Defending the proposed cow protection bill in Assam, Chief Minister Himanta Biswa Sarma and the ruling BJP on Monday said beef should not be consumed in places where Hindus live and the bovine is worshipped.
During a discussion on the motion of thanks on the Governor’s address in Assam Assembly, the opposition AIUDF feared that the propsed bill will encourage incidents of mob lynching like those in the “cow belt” in northern India.
“We believe that cow is our mother. We want that cattle don’t come from West Bengal. We want that beef is not consumed in those places where cows are worshipped. I am not saying people as a whole should leave their natural habits,” Sarma said.
BJP ruled Uttar Pradesh, Karnataka and Madhya Pradesh have laws for protection of cattle.
The Assam chief minister said he has seen many times the statements of Darul Uloom from Lucknow that beef should not be consumed in places where Hindus live.
“There is no need to have Hotel Madina in Fancy Bazar or Santipur or Gandhibasti (all in Guwahati), because people have sensitivity. Where there is no sensitivity, all personal habits will continue. Indian Constitution says cows should not be killed, it is there in directive principles.
“We will keep appealing that please leave (killing cows for consumption) it slowly. But, we have to work on those places where we have sensitivity. When AIUDF MLAs will support such MLAs in the House, a new Assam will emerge,” Sarma said.
Addressing the first session of the 15th Assam Legislative Assembly on May 22, Assam Governor Jagdish Mukhi had said people revere and worship cows, and the state government is planning to introduce a cow protection bill in the next Assembly session to ban transport of cattle to outside the state.
Consumption of beef is not illegal in Assam and the Assam Cattle Preservation Act, 1950 permits slaughter of cattle above 14 years of age with proper certificate only by a veterinary officer of the area.
BJP MLA Mrinal Saikia said, “As we have a religious relation with cows, they should not be slaughtered and hanged in Hindu majority localities. In cosmopolitan places, the hotels should not openly sell beef. The proposed act should include all these aspects.”
Reacting to the controversies following this announcement, the second time legislator clarified that the proposed bill is not an anti-cow slaughtering bill, but a cow protection bill only.
“Whenever a cow protection bill is discussed, a section tries to communalise it. Gau mata is our culture and popular belief. It was linked to religion in ancient times so that the animal can be protected for its enormous usefulness. That is why we still have many cows.
“The cow gives us more than what we give it to them. We need cows. The bill will be brought only to stop its transportation,” he added.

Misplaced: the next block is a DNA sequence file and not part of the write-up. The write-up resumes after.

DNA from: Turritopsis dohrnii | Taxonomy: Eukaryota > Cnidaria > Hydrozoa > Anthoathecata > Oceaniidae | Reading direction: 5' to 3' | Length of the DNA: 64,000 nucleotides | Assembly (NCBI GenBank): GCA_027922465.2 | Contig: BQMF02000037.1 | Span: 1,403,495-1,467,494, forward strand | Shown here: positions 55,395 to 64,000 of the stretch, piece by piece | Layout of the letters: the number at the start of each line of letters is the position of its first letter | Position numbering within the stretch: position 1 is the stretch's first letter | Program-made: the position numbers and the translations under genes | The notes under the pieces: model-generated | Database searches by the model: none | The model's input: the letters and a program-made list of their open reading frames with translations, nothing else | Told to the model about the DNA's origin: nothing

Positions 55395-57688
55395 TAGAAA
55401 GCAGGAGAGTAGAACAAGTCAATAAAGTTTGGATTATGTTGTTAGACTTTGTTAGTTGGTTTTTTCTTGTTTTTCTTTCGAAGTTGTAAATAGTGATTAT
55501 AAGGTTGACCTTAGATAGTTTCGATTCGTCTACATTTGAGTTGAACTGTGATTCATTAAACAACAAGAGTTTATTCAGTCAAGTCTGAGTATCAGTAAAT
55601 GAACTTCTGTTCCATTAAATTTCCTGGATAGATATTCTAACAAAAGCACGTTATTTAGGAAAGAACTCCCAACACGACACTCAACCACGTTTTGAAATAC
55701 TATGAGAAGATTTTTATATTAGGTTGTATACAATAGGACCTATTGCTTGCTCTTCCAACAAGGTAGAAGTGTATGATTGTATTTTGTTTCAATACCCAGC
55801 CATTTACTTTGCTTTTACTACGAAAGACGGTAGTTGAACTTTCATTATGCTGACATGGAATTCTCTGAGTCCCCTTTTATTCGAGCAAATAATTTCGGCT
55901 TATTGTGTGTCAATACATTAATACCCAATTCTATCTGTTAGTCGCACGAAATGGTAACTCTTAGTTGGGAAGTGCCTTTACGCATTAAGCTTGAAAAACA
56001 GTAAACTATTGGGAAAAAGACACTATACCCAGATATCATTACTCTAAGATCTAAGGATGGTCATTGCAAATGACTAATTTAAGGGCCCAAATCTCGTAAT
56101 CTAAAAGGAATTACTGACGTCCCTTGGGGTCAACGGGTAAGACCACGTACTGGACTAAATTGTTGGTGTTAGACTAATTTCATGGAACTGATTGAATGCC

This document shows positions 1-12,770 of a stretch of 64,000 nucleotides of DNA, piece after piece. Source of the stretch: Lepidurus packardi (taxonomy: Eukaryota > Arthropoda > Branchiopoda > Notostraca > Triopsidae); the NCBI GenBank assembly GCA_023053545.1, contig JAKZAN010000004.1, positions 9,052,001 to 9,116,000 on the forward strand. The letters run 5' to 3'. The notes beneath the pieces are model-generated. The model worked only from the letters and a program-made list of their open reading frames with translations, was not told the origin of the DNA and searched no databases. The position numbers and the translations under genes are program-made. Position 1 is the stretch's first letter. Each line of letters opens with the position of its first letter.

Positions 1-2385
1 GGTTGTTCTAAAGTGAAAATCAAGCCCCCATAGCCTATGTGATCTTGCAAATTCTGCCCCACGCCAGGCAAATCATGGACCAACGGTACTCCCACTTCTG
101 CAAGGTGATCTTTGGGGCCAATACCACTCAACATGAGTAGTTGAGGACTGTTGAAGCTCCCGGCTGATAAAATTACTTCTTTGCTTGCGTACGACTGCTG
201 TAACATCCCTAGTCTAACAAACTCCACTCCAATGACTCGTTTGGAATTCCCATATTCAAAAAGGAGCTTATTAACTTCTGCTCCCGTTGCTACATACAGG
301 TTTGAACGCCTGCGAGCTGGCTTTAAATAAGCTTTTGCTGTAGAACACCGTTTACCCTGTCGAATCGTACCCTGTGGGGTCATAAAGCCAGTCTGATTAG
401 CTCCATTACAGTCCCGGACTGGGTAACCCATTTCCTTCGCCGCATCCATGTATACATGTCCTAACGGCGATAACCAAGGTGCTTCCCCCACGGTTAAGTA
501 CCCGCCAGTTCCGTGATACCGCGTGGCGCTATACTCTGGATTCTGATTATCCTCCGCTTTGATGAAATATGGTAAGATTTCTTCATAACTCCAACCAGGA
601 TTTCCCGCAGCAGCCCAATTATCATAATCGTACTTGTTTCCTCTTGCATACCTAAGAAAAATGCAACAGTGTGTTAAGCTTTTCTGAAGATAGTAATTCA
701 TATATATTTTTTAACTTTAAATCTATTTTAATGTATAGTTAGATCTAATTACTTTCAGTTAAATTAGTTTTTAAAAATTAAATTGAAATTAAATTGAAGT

The MLA said that “gau mutra” (cow urine) and “gobar” (cow dung) are more useful than the milk. In Patanjali, 100 ml gaumutra cost Rs 45. On the other hand, one litre milk is priced Rs 50 and that is the value of gau mutra.
“Gobar is an organic fertiliser. Fire sticks are made from cow dung in Gujarat. If we make an industry to make sticks out of cow dung, lots of trees will be saved. Lots of trees are cut during the cremation of one Hindu person,” he added.
Saikia said that cattle herds are brought from UP, Bihar and inhumanely transported to Bangladesh through the river in an illegal trade and it must be stopped.
Another BJP MLA Jayanta Malla Baruah said cow protection is a big question for Indian civilisation and the chief minister is planning to bring in a bill thinking about that only.
“We call it gau mata. We worship cows. We cannot accept killing a cow and then selling its meat. It is like killing our mother. This cannot happen anywhere in Assam. Those whose emotions are not affected, they can do it in their areas, but in the areas where we live it cannot happen,” he added.
This has to be the path of the BJP government and the chief minister is thinking in that direction as the trade in the name of cow transportation will not be allowed, Baruah said.
“Don’t look at it through the prism of religion and don’t oppose it from a religious point of view. Article 48 of Indian Constitution clearly says that killing an animal involved with agriculture is a crime.
“It is our fundamental right that no activity should be carried out which will affect our religious sentiment,” he added.
Criticising the move, opposition AIUDF MLA Aminul Islam questioned the government why any such bill is not introduced in Goa, Mizoram or Meghalaya where the BJP or its alliance are in power.
“A doubt remains that on the basis of this bill, will mob lynching start here like the ones in the cow belt? That is why we want to say that we should not bring any such law which will disturb the social fabric.
“Will unemployment be solved by this bill? Will GDP grow with this bill? Will our per capita income grow with this cow protection? We need answers to these,” he added. PTI